Real reform acknowledges that ending mass incarceration is necessary but not sufficient. Real reform acknowledges that white supremacy is a shape-shifter—it adapts to different times and situations, using different vehicles to exert itself. Real reform will dismantle all of the rigged systems designed to oppress people of color.

Real reform also acknowledges that we all need to heal—some from the harms inflicted upon them, others from the harms inflicted in their name. The time to start rebuilding communities most impacted by mass incarceration is now. And an apology is a good place to start.

Over these past months, my progressive friends have grown increasingly impatient with me, defensive and even hostile when I criticized Hillary despite intending to vote for her. Now, we are reeling from this bitter wake-up call. I am, too. But it didn’t have to be this way.

The city of Chicago recently apologized to the victims of torture and other abuse committed on CPD Commander Jon Burge’s watch. Its statement read: “we wish to acknowledge what happened and formally express regret for any and all shameful treatment…” and it added, “… action speaks louder than words.”

It went on to detail a list of comprehensive reparations owed to the hundreds of victims. One of them was later quoted as saying, tearfully, that the acknowledgement of what happened to him was more important than the millions in compensation the city paid.

People of color and our allies could have carried Hillary across the finish line to a sure victory. In the end, her lack of courage was her undoing.

And because of that, Michelle Alexander—author of The New Jim Crow, that defining work about race and incarceration—may have been right when she wrote earlier this year that Hillary didn’t deserve to win.

This piece originally appeared in the November 11 issue of The Influence


Now is the time to #CLOSErikers

On Saturday 9/24, hundreds of people of all stripes marched from Astoria, NY to Rikers Island with #JustLeadershipUSA and its 90 allied groups for a common cause: to #CLOSErikers and Build Communities most impacted by mass incarceration. Video below.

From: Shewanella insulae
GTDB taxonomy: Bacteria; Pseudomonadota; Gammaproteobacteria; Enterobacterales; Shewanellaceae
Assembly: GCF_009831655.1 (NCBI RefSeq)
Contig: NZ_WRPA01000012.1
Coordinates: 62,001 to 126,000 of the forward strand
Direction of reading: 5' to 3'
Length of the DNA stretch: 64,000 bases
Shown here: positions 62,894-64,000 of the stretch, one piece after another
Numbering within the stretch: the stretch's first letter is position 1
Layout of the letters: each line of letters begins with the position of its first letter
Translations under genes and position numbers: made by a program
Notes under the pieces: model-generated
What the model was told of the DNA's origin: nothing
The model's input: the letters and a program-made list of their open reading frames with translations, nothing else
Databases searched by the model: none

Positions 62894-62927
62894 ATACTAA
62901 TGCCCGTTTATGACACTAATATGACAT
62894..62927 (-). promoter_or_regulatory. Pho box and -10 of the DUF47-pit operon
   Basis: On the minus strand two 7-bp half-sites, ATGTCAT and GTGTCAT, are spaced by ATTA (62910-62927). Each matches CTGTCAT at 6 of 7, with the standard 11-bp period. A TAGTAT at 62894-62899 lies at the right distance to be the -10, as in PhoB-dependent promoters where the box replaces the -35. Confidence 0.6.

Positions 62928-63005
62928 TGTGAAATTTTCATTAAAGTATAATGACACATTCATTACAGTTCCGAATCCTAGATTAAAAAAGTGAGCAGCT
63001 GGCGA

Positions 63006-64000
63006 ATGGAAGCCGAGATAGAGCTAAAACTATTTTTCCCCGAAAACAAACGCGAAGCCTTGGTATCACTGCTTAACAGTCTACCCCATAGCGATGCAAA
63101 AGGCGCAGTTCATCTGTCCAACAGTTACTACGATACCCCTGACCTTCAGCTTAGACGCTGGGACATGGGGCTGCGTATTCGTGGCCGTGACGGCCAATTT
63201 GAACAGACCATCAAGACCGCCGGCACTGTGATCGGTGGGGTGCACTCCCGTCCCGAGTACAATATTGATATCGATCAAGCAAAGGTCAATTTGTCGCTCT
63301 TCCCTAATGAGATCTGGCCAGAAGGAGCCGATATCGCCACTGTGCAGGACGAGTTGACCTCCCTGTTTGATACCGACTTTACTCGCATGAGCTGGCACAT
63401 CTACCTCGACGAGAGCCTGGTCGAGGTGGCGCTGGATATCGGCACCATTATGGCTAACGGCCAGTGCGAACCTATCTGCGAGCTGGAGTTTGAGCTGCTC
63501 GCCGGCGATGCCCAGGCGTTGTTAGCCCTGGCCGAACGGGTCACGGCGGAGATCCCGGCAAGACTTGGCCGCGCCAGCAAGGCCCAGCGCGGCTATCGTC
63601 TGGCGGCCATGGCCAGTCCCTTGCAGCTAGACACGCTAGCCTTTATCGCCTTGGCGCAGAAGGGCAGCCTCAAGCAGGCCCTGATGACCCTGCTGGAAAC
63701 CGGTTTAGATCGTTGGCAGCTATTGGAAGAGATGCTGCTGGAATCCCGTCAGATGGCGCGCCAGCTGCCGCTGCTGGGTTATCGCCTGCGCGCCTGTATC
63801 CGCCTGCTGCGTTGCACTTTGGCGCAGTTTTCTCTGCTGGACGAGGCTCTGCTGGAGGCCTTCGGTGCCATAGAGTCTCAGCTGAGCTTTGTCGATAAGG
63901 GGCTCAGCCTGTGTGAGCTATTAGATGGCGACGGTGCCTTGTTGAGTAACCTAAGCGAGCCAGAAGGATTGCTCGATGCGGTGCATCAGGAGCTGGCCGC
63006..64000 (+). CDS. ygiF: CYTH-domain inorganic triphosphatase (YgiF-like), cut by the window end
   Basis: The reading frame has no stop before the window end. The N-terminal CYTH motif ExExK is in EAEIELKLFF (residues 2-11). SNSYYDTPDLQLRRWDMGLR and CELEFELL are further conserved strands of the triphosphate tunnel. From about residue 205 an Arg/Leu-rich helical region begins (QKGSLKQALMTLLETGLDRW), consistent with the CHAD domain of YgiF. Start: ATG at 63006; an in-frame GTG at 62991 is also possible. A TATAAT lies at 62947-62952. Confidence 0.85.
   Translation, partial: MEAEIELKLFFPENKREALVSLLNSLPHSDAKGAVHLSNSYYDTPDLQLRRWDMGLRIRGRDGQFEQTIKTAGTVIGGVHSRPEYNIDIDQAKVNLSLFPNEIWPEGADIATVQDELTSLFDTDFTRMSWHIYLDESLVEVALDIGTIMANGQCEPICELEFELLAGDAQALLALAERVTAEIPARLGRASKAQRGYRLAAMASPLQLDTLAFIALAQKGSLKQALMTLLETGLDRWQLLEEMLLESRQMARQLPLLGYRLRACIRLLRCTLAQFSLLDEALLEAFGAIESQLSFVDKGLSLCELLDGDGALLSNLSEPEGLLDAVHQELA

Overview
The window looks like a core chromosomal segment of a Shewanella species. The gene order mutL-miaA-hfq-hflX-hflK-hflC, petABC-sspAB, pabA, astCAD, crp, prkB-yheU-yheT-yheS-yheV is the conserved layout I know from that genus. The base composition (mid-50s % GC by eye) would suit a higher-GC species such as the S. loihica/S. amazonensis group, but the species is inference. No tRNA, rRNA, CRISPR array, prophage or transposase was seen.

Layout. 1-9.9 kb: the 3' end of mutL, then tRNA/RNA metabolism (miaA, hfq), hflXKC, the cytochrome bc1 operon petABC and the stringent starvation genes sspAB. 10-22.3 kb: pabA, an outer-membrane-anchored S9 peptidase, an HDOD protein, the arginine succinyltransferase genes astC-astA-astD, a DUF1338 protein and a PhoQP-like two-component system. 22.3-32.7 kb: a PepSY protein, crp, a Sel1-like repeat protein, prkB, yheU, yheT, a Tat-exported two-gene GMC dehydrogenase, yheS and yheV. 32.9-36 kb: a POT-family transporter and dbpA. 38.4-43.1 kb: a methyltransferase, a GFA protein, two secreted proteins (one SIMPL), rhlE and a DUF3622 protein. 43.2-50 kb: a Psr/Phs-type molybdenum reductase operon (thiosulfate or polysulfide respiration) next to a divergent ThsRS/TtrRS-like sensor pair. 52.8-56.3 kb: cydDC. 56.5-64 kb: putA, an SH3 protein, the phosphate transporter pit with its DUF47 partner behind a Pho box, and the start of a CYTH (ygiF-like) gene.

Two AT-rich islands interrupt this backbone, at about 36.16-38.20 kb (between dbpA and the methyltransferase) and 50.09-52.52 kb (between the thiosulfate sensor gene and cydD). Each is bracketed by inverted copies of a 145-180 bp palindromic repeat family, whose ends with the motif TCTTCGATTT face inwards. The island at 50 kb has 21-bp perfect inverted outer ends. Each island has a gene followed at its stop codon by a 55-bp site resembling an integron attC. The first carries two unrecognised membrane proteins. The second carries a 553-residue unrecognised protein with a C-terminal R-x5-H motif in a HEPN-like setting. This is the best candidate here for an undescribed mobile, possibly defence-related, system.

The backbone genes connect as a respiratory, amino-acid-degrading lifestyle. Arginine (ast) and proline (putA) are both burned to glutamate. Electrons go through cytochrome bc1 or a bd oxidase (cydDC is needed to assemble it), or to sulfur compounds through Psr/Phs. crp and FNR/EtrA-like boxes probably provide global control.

The Problem

The years between 1968 and the early 2000’s represent a low point in the history of criminal justice in the United States. But there is now a growing public consciousness about the legal system’s inequities that have placed the burden of punitive policies on communities of color.

People from all walks of life, including legislators on both sides of the aisle, all agree on the goal of ending mass incarceration. The idea, once spurned and relegated to the sidelines, is now front-and-center after decades of oppressive policies that have disproportionately swollen the prison population tenfold, making incarceration one of this country’s few real growth industries.

Just look at the numbers. The State of California has built ten penitentiaries and only one university during the last thirty years. Closer to home, in New York State, we spend less on education than anywhere else in the US. The national average spent on education is approximately 36% of each state’s annual budget. NYS spends less than 28%.

In real dollars, it costs the NYC Dept. of Corrections $209,500 annually per detainee at Rikers Island. Yet, the NYC dept. of Education spends only $21,400 annually per student. That’s a 9 to 1 ratio that privileges the criminalization of an entire generation over education.

Prison Reform is Not Enough

Initiatives aimed at reducing the number of misdemeanor arrests, disrupting the school-to-prison pipeline and revamping the bail system are all welcome harbingers of progressive change. I would add that public investment in schools, jobs, and well-thought-out social programs that actually help to rebuild communities torn apart by mass incarceration, are also urgently needed.

Reforms are great but, just as ending legal slavery did not equate to Black freedom, ending mass incarceration is not the same as removing the shackles of economic, social and political marginalization of Black and Brown people. Real reform means dismantling the power structures that exist in our society along with all of the rigged systems designed keep people of color under an oppressive yoke.

Mass incarceration is just a way of keeping people of color under social control and to discriminate against the poor, immigrants, the addicted, the mentally ill and the gender non-conforming… Vivian Nixon | Exec. Dir., Community & College Fellowship

Seventy percent of the residents in communities most impacted by mass incarceration live in poverty and unemployment rates that are twice the City average. Over one half run single parent homes and show a five times greater prevalence of asthma than the national average. Eighty-five percent of adults do not have a HS diploma. NYC Dept. of Education records further indicate, that a significant number of teenagers are truant from school. Going a little further upstream, eighty-three percent of third grade students are already behind in reading, with sixty-seven percent behind in math.

Attachment and Positive Bonding